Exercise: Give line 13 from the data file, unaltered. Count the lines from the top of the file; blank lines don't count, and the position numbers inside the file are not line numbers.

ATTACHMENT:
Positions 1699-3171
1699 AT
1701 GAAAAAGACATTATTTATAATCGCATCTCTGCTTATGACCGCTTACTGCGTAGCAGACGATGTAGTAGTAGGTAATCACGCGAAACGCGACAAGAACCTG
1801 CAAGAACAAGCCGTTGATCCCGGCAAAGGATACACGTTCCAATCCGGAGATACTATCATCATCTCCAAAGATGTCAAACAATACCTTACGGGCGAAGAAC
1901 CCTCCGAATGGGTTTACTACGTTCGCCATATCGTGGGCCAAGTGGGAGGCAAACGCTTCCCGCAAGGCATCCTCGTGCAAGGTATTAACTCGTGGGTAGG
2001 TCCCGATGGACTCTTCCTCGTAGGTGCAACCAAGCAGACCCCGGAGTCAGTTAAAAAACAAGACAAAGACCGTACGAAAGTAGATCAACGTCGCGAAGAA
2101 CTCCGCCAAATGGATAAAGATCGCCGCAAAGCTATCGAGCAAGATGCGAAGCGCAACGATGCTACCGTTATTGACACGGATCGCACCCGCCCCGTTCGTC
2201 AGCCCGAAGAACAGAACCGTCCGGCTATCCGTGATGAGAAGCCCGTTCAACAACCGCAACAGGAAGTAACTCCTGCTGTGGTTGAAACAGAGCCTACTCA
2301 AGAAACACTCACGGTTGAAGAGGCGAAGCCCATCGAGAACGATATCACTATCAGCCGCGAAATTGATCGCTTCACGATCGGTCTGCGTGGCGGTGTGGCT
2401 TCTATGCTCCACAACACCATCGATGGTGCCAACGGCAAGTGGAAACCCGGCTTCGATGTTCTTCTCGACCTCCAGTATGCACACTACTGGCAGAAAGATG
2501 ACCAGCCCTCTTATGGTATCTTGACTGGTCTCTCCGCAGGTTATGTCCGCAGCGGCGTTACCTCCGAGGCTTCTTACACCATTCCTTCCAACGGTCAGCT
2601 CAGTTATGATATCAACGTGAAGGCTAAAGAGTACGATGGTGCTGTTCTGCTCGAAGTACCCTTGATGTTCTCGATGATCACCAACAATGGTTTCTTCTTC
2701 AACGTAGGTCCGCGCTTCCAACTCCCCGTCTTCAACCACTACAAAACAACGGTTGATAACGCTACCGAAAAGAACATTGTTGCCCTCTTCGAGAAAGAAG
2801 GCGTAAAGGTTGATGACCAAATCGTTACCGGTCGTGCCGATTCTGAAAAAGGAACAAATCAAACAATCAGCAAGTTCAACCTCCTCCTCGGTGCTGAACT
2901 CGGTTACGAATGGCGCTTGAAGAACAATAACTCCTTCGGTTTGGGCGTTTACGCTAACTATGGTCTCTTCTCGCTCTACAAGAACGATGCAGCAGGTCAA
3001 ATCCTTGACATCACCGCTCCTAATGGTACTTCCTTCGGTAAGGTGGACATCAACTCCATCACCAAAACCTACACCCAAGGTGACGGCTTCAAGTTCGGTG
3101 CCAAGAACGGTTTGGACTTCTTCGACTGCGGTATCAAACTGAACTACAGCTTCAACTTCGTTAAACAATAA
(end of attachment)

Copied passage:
2701 AACGTAGGTCCGCGCTTCCAACTCCCCGTCTTCAACCACTACAAAACAACGGTTGATAACGCTACCGAAAAGAACATTGTTGCCCTCTTCGAGAAAGAAG